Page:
Oscar A Olavarria, MD, Karla Bernardi, MD, Aghogho Idiaghe, RN, Todd D Wilson, MD, Mike K Liang, MD, Curtis J Wray, MD, Tien C Ko, MD, Lillian S Kao, MD, MS, Shinil K Shah, DO. McGovern Medical School at UTHealth
Introduction: Safety net hospitals, such as county hospitals, have been demonstrated to be outliers for surgical complications on multiple national databases. Reasons include low socioeconomic status patients with poorly controlled comorbid conditions, system based issues, and limited hospital resources. Adoption of complex technologies, such as robotic surgery, may not result in the same outcomes as those achieved in other facilities. The aim of this study was to determine the safety and feasibility of the adoption of robotic surgery in a county hospital.
Methods: This was a review of the first 95 patients who underwent robotic assisted laparoscopic procedures at a single county hospital. Primary outcome was major complications defined as Clavien-Dindo class 3-5 complications within 30 days of surgery. Secondary outcomes included conversions from robotic to open procedures, blood transfusions, readmissions, reoperations, operative time, minor complications (Clavien-Dindo 1-2) including wound complications, and 30 day hospital length of stay. Multivariable linear regression was performed to identify variables associated with longer operative time.
Results: A total of 95 patients underwent robotic assisted laparoscopic surgery between January-September 2018. Of these, 30 (31.6%) were overweight and 51 (53.7%) were obese, 19 (20%) had diabetes mellitus, 68 (71.5%) had a previous abdominal surgery and 14 (14.7%) had a previous ventral hernia repair (VHR). In our series: 69 (72.6%) patients had a VHR, 14 (14.7%) had an inguinal hernia repair of which 8 (8.4%) were bilateral, and 10 (10.5%) had foregut surgery (hiatal hernia repair, Heller myotomy or other gastroesophageal surgery). There was 1 major complication, a pulmonary embolism following a robotic hiatal hernia repair.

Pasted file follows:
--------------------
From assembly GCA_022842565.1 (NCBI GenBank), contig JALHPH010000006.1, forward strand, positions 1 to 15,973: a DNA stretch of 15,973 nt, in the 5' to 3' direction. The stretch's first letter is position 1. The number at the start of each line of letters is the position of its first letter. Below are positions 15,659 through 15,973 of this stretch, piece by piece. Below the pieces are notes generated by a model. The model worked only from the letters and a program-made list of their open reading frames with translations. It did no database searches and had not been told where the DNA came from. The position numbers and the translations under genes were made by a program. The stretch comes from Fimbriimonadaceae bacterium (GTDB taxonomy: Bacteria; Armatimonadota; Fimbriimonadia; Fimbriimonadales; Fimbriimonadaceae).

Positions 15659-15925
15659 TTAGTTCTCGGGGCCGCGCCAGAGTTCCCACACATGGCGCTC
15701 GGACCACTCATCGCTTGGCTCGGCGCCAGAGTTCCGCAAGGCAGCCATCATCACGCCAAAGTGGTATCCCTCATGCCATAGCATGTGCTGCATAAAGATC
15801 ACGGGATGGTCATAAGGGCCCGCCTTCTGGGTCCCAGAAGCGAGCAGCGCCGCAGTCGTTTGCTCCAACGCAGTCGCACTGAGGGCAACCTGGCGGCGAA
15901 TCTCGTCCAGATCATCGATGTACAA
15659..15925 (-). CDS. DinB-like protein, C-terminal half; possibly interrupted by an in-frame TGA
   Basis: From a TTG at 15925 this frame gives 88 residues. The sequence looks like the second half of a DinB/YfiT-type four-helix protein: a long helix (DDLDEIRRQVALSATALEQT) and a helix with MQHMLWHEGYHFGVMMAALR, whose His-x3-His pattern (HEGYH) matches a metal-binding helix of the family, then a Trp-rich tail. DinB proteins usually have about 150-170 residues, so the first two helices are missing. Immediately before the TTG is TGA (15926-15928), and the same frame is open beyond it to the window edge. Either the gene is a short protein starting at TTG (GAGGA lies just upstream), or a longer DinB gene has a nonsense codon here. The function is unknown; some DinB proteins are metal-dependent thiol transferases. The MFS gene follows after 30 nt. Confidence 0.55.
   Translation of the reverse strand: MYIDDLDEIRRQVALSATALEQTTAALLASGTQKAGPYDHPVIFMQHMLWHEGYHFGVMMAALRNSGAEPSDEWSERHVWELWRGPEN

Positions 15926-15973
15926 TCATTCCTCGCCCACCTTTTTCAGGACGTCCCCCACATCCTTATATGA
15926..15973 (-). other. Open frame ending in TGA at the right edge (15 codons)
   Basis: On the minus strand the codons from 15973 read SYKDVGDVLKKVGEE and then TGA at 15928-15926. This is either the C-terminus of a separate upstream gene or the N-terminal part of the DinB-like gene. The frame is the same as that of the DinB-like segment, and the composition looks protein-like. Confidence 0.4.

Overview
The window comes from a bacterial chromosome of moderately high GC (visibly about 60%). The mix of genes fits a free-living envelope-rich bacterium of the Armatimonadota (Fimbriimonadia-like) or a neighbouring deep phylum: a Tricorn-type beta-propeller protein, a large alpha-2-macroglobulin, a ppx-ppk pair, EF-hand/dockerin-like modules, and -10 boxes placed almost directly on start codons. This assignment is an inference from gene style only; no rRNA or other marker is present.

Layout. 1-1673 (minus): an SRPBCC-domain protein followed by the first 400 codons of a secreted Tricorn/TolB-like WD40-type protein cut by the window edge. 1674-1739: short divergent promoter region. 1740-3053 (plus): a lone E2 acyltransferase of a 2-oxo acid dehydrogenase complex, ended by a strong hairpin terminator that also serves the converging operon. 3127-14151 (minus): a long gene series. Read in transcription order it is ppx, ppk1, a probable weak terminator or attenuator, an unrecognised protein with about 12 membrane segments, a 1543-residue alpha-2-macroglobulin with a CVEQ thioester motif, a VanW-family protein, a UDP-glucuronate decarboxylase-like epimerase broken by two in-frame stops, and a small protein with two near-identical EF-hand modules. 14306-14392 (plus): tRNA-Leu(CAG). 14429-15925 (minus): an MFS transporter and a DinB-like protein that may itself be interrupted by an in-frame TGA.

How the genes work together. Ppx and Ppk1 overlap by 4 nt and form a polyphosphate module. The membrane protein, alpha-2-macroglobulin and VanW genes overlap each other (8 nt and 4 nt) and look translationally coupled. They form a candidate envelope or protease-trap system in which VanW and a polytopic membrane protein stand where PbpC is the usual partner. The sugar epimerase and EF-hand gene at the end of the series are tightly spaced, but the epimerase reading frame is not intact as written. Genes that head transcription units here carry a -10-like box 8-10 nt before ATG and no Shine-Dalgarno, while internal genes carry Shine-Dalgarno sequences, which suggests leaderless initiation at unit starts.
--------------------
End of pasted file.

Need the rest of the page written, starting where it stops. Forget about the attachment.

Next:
There were no conversions to open procedures, blood transfusions, procedure related readmissions or reoperations. The mean+/-SD operative time was 133+/-62 min. There were 3 surgical site occurrences (3 seromas) and no surgical site infections. The 30 day hospital length of stay, median (IQR), was 0 (0). On multivariable analysis, procedure type (ventral, unilateral-inguinal, bilateral-inguinal and foregut), previous abdominal surgery, and first fifty cases were independently associated with longer operative time (Table).
Conclusion: Robotic assisted laparoscopic surgery is safe and feasible at a county hospital. Given the high risk patient population and high complication rate based upon national data, county hospitals may see substantial benefit by developing robotics programs. Further studies are needed to assess the effectiveness and value (outcomes/costs) of robotic platforms in general surgery and other specialties at safety net hospitals.
Presented at the SAGES 2017 Annual Meeting in Houston, TX.
Abstract ID: 95090
Program Number: P598
Presentation Session: Poster Session (Non CME)
Presentation Type: Poster